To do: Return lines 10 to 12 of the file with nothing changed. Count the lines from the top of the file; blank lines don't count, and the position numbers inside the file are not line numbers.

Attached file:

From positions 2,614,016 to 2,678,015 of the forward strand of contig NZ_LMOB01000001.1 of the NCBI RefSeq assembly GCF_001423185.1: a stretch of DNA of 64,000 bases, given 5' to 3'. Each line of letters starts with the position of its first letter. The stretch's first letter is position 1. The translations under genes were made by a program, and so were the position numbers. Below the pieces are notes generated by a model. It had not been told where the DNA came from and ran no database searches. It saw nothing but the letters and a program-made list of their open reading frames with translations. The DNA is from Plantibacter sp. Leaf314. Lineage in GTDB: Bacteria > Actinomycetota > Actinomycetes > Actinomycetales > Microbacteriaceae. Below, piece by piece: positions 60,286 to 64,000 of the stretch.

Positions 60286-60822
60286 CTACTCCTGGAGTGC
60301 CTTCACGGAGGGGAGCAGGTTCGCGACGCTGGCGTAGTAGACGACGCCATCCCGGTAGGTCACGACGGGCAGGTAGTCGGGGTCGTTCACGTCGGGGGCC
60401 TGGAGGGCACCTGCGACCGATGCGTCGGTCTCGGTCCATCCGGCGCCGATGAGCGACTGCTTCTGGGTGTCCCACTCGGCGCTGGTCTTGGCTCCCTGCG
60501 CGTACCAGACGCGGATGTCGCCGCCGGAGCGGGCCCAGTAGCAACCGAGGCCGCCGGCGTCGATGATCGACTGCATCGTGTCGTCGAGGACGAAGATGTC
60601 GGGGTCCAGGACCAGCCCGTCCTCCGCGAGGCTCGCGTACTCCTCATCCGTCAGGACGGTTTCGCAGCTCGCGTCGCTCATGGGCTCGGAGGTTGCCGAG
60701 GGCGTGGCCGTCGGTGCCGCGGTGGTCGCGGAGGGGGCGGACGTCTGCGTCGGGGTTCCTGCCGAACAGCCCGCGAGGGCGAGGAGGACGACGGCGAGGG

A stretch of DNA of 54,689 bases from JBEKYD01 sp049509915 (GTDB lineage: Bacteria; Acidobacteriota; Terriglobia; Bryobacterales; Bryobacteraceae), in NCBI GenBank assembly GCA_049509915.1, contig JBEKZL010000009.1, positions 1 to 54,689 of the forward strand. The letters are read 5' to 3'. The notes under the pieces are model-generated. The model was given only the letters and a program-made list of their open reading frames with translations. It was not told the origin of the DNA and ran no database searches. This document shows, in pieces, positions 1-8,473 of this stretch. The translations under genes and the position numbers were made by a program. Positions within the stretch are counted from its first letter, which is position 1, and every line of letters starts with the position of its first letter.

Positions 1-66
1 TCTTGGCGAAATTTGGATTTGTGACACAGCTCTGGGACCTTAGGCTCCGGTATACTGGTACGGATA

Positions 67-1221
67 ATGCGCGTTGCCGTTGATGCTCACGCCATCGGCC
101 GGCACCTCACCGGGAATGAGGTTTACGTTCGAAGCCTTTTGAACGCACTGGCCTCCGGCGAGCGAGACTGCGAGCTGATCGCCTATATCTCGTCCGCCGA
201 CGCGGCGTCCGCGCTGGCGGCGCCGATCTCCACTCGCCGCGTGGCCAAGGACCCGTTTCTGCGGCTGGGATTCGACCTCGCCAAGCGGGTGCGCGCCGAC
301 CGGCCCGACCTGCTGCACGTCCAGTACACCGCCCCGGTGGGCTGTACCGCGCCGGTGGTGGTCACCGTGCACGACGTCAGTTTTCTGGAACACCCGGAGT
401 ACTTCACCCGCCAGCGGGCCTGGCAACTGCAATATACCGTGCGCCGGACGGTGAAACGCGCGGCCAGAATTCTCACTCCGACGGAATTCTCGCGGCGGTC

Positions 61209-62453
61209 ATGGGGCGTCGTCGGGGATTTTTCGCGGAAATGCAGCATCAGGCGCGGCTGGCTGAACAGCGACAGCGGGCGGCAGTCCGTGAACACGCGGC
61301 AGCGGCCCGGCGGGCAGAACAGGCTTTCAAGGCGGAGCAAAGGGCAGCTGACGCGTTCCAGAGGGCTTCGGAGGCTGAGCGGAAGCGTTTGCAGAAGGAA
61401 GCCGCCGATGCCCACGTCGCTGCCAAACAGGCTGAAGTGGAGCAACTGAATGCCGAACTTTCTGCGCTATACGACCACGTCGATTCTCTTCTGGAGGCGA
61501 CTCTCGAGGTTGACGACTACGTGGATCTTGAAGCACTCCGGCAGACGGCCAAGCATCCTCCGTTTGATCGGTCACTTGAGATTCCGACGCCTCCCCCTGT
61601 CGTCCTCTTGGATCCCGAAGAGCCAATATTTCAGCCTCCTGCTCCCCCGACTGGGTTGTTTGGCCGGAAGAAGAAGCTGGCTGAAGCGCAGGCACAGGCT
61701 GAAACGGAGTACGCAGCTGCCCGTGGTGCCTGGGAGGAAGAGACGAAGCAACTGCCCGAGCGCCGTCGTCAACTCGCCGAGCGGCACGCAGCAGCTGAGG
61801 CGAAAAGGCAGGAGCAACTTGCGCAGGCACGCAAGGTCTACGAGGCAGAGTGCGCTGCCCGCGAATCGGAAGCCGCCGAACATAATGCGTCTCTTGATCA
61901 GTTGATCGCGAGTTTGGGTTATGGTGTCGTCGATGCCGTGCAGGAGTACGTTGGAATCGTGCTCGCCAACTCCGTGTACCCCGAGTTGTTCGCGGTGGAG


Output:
Positions 1-66
1 TCTTGGCGAAATTTGGATTTGTGACACAGCTCTGGGACCTTAGGCTCCGGTATACTGGTACGGATA

Positions 67-1221